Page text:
GOP focusing on three Democratic votes for House Speaker

Tuesday, Nov 29, 2016

* The Illinois Republican Party has a new website called BossMadigan.com. The party is making no bones about its three top targets for next cycle and is warning them about their vote for House Speaker in January

* From the site

Brandon Phelps has taken over $200,000 from Mike Madigan’s political machine and has voted to make Madigan the Speaker seven times. Phelps voted for Madigan’s plan to hold funding for his school district hostage to try to bail out Chicago Public Schools. Phelps also voted for Madigan’s $8 billion unbalanced budget that would force at least $1,000 tax hike on middle-class families. Phelps even voted for the Madigan-Blagojevich pension scheme that increased pension debt by up to $22 billion.

Despite these actions, Phelps can show he’s ready to begin repairing Illinois by opposing Mike Madigan for Speaker in 2017.

Mike Madigan’s funneled over $1.6 million to Sam Yingling’s campaigns, and in return, Yingling has twice voted to make Mike Madigan the Speaker of the House. Yingling sided with Madigan to hold school funding hostage in an effort to bail out Chicago schools. He also voted for the broken Madigan budget that would have increased state debt by $8 billion and forced a massive tax hike without reforms on hard-working families.

In the weeks ahead, Yingling can show he’s ready to put Illinois families ahead of his political patron by opposing Madigan for Speaker in 2017.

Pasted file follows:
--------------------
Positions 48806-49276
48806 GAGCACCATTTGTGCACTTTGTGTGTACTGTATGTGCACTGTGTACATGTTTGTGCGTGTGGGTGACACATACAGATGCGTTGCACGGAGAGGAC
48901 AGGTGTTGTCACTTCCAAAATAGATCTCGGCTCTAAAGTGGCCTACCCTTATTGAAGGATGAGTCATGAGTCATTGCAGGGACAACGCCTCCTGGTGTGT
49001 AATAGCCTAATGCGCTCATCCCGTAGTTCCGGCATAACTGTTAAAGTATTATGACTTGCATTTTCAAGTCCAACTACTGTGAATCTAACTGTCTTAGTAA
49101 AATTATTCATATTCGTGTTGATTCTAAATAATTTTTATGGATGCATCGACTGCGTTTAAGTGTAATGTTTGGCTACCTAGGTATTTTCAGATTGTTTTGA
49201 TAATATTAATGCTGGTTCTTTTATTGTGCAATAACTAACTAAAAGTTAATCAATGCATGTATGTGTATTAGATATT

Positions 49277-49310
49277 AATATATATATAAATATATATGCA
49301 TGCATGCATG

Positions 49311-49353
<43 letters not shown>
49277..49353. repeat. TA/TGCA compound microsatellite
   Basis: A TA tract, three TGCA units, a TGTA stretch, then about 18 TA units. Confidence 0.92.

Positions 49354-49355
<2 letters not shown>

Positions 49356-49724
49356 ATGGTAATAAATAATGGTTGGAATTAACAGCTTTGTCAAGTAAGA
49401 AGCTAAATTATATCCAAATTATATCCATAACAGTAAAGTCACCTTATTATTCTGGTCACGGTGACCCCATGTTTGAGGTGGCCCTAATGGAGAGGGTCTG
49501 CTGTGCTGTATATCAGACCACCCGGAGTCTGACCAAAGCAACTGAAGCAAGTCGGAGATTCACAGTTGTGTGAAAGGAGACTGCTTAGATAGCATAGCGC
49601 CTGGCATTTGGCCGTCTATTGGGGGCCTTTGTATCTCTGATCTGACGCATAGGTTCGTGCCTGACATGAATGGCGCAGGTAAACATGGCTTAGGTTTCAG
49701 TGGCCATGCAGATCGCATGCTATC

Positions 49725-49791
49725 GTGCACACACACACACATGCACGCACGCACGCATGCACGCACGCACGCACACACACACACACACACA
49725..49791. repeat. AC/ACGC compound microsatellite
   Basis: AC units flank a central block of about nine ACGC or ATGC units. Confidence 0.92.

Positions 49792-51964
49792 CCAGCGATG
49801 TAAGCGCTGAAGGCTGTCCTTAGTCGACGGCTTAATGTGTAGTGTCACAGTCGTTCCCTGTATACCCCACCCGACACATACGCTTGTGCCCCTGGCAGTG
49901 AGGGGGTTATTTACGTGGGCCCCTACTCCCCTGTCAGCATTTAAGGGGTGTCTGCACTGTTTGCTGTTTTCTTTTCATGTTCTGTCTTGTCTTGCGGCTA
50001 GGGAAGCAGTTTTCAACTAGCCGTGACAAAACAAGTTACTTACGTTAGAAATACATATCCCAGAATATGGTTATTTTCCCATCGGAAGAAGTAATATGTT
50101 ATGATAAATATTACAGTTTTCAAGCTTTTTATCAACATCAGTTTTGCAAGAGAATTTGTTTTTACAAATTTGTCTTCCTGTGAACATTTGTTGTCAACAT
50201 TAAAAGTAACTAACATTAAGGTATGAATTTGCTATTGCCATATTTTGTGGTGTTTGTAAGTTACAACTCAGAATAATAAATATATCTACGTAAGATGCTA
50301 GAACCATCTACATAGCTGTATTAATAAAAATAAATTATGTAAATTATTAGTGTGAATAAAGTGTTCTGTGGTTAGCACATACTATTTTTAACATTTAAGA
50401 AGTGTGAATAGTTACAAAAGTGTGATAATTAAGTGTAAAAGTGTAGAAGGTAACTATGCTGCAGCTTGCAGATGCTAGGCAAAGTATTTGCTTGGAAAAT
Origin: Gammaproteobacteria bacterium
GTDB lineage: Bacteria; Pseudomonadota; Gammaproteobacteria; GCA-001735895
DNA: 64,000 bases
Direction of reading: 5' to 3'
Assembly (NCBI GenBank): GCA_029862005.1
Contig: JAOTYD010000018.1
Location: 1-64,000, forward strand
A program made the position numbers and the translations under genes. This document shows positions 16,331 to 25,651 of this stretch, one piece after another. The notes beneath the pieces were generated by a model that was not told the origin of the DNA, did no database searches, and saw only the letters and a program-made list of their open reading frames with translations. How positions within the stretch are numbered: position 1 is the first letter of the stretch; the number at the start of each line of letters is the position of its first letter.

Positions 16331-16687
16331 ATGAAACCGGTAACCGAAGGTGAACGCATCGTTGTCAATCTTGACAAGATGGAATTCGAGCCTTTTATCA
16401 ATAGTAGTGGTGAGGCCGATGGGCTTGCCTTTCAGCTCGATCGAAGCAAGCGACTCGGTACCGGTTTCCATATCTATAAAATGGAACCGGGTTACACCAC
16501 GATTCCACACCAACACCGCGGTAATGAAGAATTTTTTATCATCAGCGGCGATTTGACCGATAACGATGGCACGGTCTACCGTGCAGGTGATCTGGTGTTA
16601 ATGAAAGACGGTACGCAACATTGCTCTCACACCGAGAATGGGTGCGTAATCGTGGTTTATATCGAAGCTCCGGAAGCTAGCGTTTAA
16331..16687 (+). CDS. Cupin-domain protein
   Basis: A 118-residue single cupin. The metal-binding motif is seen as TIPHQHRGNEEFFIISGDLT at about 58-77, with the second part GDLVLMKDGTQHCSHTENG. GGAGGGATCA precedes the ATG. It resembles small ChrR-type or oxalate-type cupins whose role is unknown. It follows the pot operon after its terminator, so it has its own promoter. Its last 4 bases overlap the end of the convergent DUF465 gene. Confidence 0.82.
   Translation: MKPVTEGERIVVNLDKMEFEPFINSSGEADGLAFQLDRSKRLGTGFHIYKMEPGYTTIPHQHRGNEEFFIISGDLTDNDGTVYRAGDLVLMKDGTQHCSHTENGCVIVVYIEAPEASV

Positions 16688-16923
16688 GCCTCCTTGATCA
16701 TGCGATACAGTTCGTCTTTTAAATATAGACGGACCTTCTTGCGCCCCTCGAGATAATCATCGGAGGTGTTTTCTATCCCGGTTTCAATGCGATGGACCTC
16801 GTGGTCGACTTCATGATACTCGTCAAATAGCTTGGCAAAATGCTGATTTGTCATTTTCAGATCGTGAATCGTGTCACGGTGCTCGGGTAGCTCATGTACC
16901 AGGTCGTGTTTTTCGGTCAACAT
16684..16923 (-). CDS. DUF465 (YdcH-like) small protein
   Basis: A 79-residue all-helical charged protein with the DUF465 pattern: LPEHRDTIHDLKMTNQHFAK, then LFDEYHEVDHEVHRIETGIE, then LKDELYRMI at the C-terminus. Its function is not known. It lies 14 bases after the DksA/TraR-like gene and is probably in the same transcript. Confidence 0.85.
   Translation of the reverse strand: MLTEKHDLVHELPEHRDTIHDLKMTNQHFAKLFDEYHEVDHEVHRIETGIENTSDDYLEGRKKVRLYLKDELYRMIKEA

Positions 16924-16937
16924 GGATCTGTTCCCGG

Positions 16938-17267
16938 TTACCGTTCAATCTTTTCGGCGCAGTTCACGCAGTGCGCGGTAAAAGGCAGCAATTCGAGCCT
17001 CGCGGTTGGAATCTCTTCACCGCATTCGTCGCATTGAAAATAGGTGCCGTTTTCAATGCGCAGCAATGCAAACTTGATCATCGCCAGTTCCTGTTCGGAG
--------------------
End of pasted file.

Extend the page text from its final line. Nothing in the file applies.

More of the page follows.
Mike Madigan’s given Jerry Costello nearly $200,000, so it’s no surprise that Costello has twice supported Mike Madigan as Illinois Speaker. Like the rest of Madigan’s members, Costello followed orders and held his own school districts hostage to bail out Chicago. And Costello tried to force a $1,000 tax hike on families in his district by voting for Madigan’s phony budget that was nearly $8 billion in the hole.

In January, Jerry Costello can show he’s willing to start fixing Illinois by voting against Mike Madigan as Speaker.

Discuss.

…Adding… I’m told these are just the “first three” targets. “Long time until the vote for speaker to add more.”

…Adding More… From the twitters…


- Posted by Rich Miller   59 Comments      


Tipping their hand?

Tuesday, Nov 29, 2016

* One of the problems that many Democrats have with workers’ compensation reform is that it too often seems like a never-ending race to the bottom.

Yes, there’s no doubt that more reforms are needed here. But check out this quote from yesterday’s House hearing

Legislators overhauled workers compensation in 2011. Jay Shattuck with the Illinois Chamber of Commerce says that made a dent, but Illinois’ system is still too expensive.

“From the business community standpoint, 2011 was a good start. We have, um, had, some savings. Which we are glad to have,” Shattuck said. “But we’re not in a static environment. Other states have been aggressively looking at workers’ compensation reforms and have passed legislation and enacted laws that have helped their businesses in their communities also to have lower workers’ comp costs.”

So, apparently, as long as other states continue to “aggressively” cut workers’ compensation benefits, Illinois will have to go along.

* Related…

* Workers’ compensation for state, county and municipal workers costs Illinois taxpayers $400 million per year

- Posted by Rich Miller   26 Comments      


*** UPDATED x1 - Cullerton hopes to reschedule *** Madigan a no-show for leaders meeting

Tuesday, Nov 29, 2016

* Yesterday

As he has stated for weeks, Madigan said a deal would be reached only if Rauner followed the “framework” for other temporary spending agreements. That’s code meaning Rauner should set aside his economic agenda, as he has done in the past facing other funding emergencies.